Lines Drawn in the Sandinistas
Nicaragua’s democratic left chafes under President Ortega’s rule.
On a downtown street corner in Leon, Nicaragua, a young man in black carries a large wooden cross in the mid-day heat. Across his chest, a sash reads “Dictator.” The cross is marked with swastikas, alongside the acronym FSLN, for Nicaragua’s ruling party, the Sandinista National Liberation Front.
He is protesting against Daniel Ortega, the former guerrilla leader and current Nicaraguan president. Since his 2006 election, Ortega – always a controversial figure – has faced increased popular opposition. Today, Ortega’s critics hail not only from the political right, but also from the FSLN within the ranks of his own party on the left.
Until last summer, in Leon – a longtime Sandinista stronghold and the country’s second largest city – it seemed possible, if not probable, that the FSLN would lose November’s municipal elections for the first time since the 1979 revolution. The Sandinista Renovation Movement, or MRS – a reformist, social democratic opposition party that criticizes Ortega as authoritarian and corrupt – posed a serious challenge to FSLN.
Over the last six months, the MRS, feminist leaders and other critics of the Ortega administration have encountered intimidation and physical violence, leading international organizations – such as Reporters without Borders, Human Rights Watch and the Catholic Church – to criticize the government’s heavy-handed tactics. In June, the FSLN-controlled Supreme Electoral Council – which organizes the country’s elections – stripped the MRS of its right to participate in the November elections, citing irregularities in the party’s formation.
The MRS denies those charges. The party has filed legal challenges against the council’s decision and has asked the Organization of American States’ Inter-American Commission on Human Rights to investigate. On Nov. 25, the commission released a statement expressing concern about reports of political violence and intimidation in Nicaragua and called on the Ortega government to allow a visit by the OAS rapporteur for Nicaragua.
The MRS, which dissident Sandinistas created in 1995, argues that the electoral council should have allowed it to challenge the FSLN – as MRS candidates have in previous elections – in the Nov. 9 mayoral races that took place in 146 of Nicaragua’s municipalities.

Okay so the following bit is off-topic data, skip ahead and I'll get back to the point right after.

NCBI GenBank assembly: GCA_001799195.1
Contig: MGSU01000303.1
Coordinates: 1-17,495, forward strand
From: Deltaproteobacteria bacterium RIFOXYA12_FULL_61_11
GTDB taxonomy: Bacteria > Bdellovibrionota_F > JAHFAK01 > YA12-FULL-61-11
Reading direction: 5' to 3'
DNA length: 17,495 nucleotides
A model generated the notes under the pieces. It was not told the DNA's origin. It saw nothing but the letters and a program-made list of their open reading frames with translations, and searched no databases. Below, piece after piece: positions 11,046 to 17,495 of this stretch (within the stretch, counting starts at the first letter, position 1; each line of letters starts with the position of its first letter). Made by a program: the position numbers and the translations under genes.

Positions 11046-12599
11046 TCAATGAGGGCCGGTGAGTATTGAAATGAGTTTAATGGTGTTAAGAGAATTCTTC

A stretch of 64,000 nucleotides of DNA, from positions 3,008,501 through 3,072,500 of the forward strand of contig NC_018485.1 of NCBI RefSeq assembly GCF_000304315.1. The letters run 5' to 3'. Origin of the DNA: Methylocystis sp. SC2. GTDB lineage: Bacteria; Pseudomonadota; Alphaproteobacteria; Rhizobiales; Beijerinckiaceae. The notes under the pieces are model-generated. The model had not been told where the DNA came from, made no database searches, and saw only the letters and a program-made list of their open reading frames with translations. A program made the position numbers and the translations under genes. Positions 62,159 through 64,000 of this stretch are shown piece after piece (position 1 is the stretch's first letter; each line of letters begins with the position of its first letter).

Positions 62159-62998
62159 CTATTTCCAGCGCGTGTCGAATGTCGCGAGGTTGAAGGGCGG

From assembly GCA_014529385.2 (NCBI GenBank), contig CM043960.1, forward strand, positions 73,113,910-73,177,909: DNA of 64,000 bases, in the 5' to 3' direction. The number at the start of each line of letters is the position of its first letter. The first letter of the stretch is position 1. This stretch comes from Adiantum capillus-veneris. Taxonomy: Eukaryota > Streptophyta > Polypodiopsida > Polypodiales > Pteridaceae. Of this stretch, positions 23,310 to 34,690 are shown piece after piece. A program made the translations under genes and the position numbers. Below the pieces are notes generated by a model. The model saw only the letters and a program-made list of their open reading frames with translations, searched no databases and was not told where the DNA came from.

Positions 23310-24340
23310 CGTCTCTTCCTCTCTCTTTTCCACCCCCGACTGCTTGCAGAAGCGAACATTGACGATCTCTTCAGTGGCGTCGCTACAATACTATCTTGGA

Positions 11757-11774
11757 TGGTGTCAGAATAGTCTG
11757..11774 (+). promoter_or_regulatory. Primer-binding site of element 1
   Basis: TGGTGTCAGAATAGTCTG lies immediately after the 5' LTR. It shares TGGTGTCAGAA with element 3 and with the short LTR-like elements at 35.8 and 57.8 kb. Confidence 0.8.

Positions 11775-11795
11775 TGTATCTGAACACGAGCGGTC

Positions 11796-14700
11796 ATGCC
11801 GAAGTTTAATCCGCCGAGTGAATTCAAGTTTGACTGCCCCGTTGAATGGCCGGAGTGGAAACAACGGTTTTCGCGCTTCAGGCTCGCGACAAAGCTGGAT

Following the council’s June decision, MRS leader Dora Maria Téllez staged a two-week hunger strike in Nicaragua’s capital Managua. Téllez – Ortega’s former health minister during his first administration in the ’80s, and the Sandinista comandante famous for helping seize the National Palace during the revolution – captured headlines with her condemnations of her former comrade.
“A strike like this is not easy,” she told the Nicaraguan newspaper La Prensa, “but here we will continue until our bodies and our forces endure, because our struggle is for democracy and Nicaraguans.”
In September, a group of MRS leaders, including Téllez, gathered in Leon for what members called a “pro-democracy protest.” Anticipating trouble and hoping to go unnoticed, Téllez and MRS legislator Eduardo Sáenz drove into town in an unmarked sedan, rather than in the black SUVs Nicaraguan elected officials usually drive.
As they approached the city’s edge, they were stopped by a group of pro-FSLN counter-protesters. One recognized Téllez and, according to Sáenz, the crowd began hurling rocks – hitting the car, but missing the windows. The car made it into town, but when they reached the meeting place, they again found themselves surrounded. This time, the crowd had weapons: mortars, sticks and Molotov cocktails, which Sáenz says they hurled at his car, igniting it as the police looked on.
Sáenz says the police stepped in only when the car was in flames. “The car was a cost,” he says. “But it was cheap. It provoked the police to react.”
Tensions between the MRS and the FSLN are particularly fierce in Leon, a university town where the MRS’ bright-orange headquarters was recently vandalized. Red and black spray paint – the colors of the FSLN – were scrawled across its adobe walls, reading “Viva el FSLN,” “Traidores vende patria” and “Muerte a la oligarquia.” (Translated: “Long live the FSLN,” “Traitors sellout the fatherland,” and “Death to the oligarchy.”)